We had a series of warm days and then deep freezes well into December, and then we had an ice storm that put many parts of New England in a state of emergency. All up the coast, as well as inland, many people were without power for *weeks.* And right after that warmth that preceded the ice storm, we went into a week of below freezing temps.

We had no tree or roof damage, and all of my rhodies looked fine in early spring, but I can't help but wonder if that one plant endured a lot of stress from that weird winter. It's not as sheltered as the others (which are shaded by a cherry tree), and it sits in the northeast corner of my backyard.

None of my rhodies have ever bloomed prolifically, but I have moved them twice since I purchased them in 2004. I didn't know then that if you dig up the roots, you're supposed to prune the foliage back, so these guys have been totally abused by me and by borers, and yet they refuse to die.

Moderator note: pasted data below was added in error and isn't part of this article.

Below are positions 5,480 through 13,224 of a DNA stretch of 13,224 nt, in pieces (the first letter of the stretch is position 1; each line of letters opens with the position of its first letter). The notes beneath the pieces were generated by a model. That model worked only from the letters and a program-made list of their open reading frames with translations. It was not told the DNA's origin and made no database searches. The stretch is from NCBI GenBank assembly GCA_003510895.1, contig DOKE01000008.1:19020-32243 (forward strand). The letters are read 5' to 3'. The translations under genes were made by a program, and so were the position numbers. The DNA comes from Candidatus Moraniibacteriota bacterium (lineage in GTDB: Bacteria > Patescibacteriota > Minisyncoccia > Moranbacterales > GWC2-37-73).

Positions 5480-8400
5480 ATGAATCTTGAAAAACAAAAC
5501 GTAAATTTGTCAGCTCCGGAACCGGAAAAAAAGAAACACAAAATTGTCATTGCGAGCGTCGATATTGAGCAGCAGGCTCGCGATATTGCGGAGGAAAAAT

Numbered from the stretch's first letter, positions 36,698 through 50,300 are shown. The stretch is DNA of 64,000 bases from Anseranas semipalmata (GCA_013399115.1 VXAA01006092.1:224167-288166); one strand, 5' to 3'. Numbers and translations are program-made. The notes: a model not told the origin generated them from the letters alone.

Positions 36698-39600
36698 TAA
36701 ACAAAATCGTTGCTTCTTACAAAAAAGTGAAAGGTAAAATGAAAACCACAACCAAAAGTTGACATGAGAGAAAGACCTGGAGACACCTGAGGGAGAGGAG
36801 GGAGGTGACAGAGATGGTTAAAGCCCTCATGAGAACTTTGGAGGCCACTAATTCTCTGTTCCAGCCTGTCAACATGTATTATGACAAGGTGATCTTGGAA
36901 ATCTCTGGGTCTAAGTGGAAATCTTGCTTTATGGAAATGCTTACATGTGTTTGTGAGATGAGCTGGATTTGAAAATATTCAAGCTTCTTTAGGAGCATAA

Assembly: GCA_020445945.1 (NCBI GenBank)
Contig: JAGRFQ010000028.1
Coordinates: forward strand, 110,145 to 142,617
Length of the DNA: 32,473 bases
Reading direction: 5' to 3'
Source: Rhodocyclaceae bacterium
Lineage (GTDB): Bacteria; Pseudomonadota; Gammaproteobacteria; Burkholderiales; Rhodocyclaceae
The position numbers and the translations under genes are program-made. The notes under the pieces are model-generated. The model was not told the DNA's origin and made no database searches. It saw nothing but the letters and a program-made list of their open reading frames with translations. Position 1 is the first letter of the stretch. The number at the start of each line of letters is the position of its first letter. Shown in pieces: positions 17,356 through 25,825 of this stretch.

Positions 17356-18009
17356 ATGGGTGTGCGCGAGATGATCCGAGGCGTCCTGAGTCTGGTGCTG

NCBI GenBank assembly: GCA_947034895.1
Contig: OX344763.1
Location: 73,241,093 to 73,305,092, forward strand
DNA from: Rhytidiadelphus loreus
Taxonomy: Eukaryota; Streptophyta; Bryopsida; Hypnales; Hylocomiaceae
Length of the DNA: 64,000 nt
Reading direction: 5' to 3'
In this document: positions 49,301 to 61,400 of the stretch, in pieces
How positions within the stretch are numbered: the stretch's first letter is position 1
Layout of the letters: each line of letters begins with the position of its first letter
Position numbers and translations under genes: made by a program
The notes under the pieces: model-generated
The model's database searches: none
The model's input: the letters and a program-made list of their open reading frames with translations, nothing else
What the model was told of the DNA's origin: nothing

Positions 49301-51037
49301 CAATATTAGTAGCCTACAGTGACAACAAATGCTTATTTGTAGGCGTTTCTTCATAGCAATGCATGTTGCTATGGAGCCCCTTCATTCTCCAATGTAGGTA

I could pull up and replace it the ailing one, but I think I'll give it a hard prune and see how it does next spring.

Hurst, TX(Zone 7b)

I also think it may have had a case of severe exposure to winter, peony8. When that happens, the leaves wilt, the edges become brown (sometimes get distorted too) and some yellowing follows due to additional infections to the leaf. Winter damage sometimes takes a while to become obvious; the plant looks fine when leafing out but then the leaves begin to brown out. For example, there appears to be bark split damage on the second photo. Protection from winter winds and winter sun may be needed when the winter is as bad as you described.

You can prune any dead stems now but discontinue pruning after the end of June. Pruning after flowering and through June will protect the Spring 2010 flower buds that the plant will start to develop ususally around July-ish.